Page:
High Speed Rail ~ Its History and Implications in North America
The Japanese High Speed Train (Current Model)
The Era of the High Speed Rail
At no other time in history has the High Speed Rail received so much attention. Many countries are choosing this mode of transportation because we have come to realize that relying on cars is creating a big problem. We also need to be concerned with protecting our environment and choose the means of transportation that is more environment friendly. The high speed rail (hereafter, HSR) is known to emit less green house gas than an airplane or an automobile. Around the world, especially in Europe and China, the high speed rail system is being expanded and/or built at an alarming rate. In Japan, the current high speed rail system was just recently extended to Aomori, the northern most prefecture on the island of Honshu.
In North America, there is no real HSR system similar to that of Japan or France. The only system that resembles the HSR is the Acela Express connecting Boston, New York City, and Washington D.C. North Americans have chosen the automobile as their mode of transportation around the beginning of the 20th century and car ownership spread widely in North America while the existing train system, which was not competitive, deteriorated in the years that followed. Air travel became available to the general public in the latter part of the 20th century and along with the building of huge interstate highways, airports were created and expanded. The car and the airplane became the primary modes of transportation in North America and the system has served the public well until recently.
The Problems Created by the Automobile
Within North America, cars are creating a nightmarish traffic congestion, accidents and fatalities occur frequently, and it is becoming more expensive to drive with the rising fuel costs. Particularly in urban centers, the population increase has given rise to these problems. In order to deal with these problems, various rail and/or high speed rail projects are sprouting up. The first of these projects would be the California High Speed Rail, connecting San Francisco and Los Angeles and eventual extension to Sacramento and San Diego. Construction is due to begin in 2012.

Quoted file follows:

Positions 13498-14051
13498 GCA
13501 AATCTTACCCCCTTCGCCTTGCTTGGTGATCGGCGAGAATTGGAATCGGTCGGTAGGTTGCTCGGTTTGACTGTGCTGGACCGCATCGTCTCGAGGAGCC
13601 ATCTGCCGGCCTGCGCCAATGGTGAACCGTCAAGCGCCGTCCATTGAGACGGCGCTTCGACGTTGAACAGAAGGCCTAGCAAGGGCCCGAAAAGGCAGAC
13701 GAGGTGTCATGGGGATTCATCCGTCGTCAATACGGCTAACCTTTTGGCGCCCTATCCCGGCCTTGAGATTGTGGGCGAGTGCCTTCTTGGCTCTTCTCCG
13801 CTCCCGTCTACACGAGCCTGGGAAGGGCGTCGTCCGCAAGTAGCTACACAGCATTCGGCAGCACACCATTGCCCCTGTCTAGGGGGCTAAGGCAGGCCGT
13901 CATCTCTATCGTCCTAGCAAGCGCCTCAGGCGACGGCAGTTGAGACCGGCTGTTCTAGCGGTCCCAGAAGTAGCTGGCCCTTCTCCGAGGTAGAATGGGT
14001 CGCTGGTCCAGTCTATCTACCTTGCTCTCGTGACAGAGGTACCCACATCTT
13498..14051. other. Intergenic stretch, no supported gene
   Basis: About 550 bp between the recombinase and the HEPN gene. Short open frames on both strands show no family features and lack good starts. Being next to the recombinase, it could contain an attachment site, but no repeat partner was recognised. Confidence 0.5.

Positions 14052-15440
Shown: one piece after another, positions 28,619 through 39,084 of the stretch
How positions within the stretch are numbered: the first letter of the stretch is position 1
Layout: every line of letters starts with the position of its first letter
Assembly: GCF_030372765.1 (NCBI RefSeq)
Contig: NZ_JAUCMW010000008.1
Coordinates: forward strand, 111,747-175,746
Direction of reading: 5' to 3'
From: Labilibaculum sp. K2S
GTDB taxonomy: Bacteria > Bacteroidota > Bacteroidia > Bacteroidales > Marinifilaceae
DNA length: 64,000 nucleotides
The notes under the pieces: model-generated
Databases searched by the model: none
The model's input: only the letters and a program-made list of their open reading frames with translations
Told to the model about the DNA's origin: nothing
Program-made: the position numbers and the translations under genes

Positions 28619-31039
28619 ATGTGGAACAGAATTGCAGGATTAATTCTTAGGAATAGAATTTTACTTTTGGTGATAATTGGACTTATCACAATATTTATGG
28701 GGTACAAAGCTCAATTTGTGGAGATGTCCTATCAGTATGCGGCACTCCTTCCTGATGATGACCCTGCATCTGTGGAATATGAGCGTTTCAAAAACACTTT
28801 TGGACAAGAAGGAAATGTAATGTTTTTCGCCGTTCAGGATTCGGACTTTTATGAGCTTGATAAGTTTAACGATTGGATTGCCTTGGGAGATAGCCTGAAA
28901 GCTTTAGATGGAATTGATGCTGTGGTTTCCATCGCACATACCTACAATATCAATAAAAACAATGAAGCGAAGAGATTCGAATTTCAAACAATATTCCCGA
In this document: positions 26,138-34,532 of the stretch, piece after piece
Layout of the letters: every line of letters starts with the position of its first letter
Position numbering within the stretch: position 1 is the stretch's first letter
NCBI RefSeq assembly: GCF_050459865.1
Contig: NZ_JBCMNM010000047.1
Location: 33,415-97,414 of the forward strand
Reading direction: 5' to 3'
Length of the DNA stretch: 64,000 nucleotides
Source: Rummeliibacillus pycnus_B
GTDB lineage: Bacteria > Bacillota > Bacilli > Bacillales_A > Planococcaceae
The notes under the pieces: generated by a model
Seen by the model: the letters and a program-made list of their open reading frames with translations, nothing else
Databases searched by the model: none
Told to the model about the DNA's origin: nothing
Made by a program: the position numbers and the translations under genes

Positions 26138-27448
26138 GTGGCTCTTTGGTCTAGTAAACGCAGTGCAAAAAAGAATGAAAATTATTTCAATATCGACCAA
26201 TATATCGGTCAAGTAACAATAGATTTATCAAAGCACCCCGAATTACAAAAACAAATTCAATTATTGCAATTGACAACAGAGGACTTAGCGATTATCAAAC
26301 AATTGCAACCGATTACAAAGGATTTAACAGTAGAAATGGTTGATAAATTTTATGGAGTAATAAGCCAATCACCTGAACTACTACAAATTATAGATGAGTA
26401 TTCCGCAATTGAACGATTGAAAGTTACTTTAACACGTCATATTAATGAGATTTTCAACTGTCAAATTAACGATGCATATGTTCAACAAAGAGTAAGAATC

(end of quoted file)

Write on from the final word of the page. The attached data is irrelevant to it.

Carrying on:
The HSR typically connects two or more major urban centers and can carry more passengers than a car or an airplane. (The HSR in Japan has a seating capacity of 1,300, whereas the airline's capacity is around half). The HSR also creates jobs, not just those involving the construction of the rail system, but after the HSR station is built, it becomes a hub that attracts people as a point of transit and various businesses are lured around the station, for example, restaurants, hotels, shopping centers, etc.
Railways were the first form of mass transportation on land and until the development of the motorcar in the early 20th century, it had an effective monopoly on land transport. According to wikipedia the free encyclopedia, the high speed train was tested on a military track on October 6, 1903 between Marrenfeld and Zossen in Germany. It recorded a speed of 203 km/h. It showed that high speed rail was possible, and that the future was electric. Before that, the steam locomotive had been dominant, in Japan as well. Even before the electrical era in Japan, people had always relied on trains as a means of transport and for carrying goods. As land is very expensive in Japan, it was not possible to build a road system as in North America, so developing a rail system was mostly out of necessity. The need for a more efficient rail system became apparent during World War II. After WWII in Europe and Japan, emphasis was given to building and expanding the rail system whereas in North America in the decades after WWII, emphasis was given to building huge interstate highways and airports.
How HSR Started in Japan
The first HSR system in the world, called the Shinkansen (meaning "new trunk line" in Japanese), came into effect in 1964 in time for the Tokyo Olympics. This system was called the Tokaido Shinkansen (Tokaido meaning Eastern Sea Corridor Line) and connected the two major cities in Japan, Tokyo and Osaka, which are about 500 km apart.
In the 1950s, the Tokaido Line, a limited express service connecting these two cities was running out of capacity as more and more people were taking this line. It was decided that a new line was needed. Shinji Sogo, then president of the Japan National Railways managed to persuade the politicians to back the plan for the HSR as a new line between Tokyo and Osaka. Construction on the first segment began in April 1959 and the Tokaido Shinkansen service began in October 1, 1964.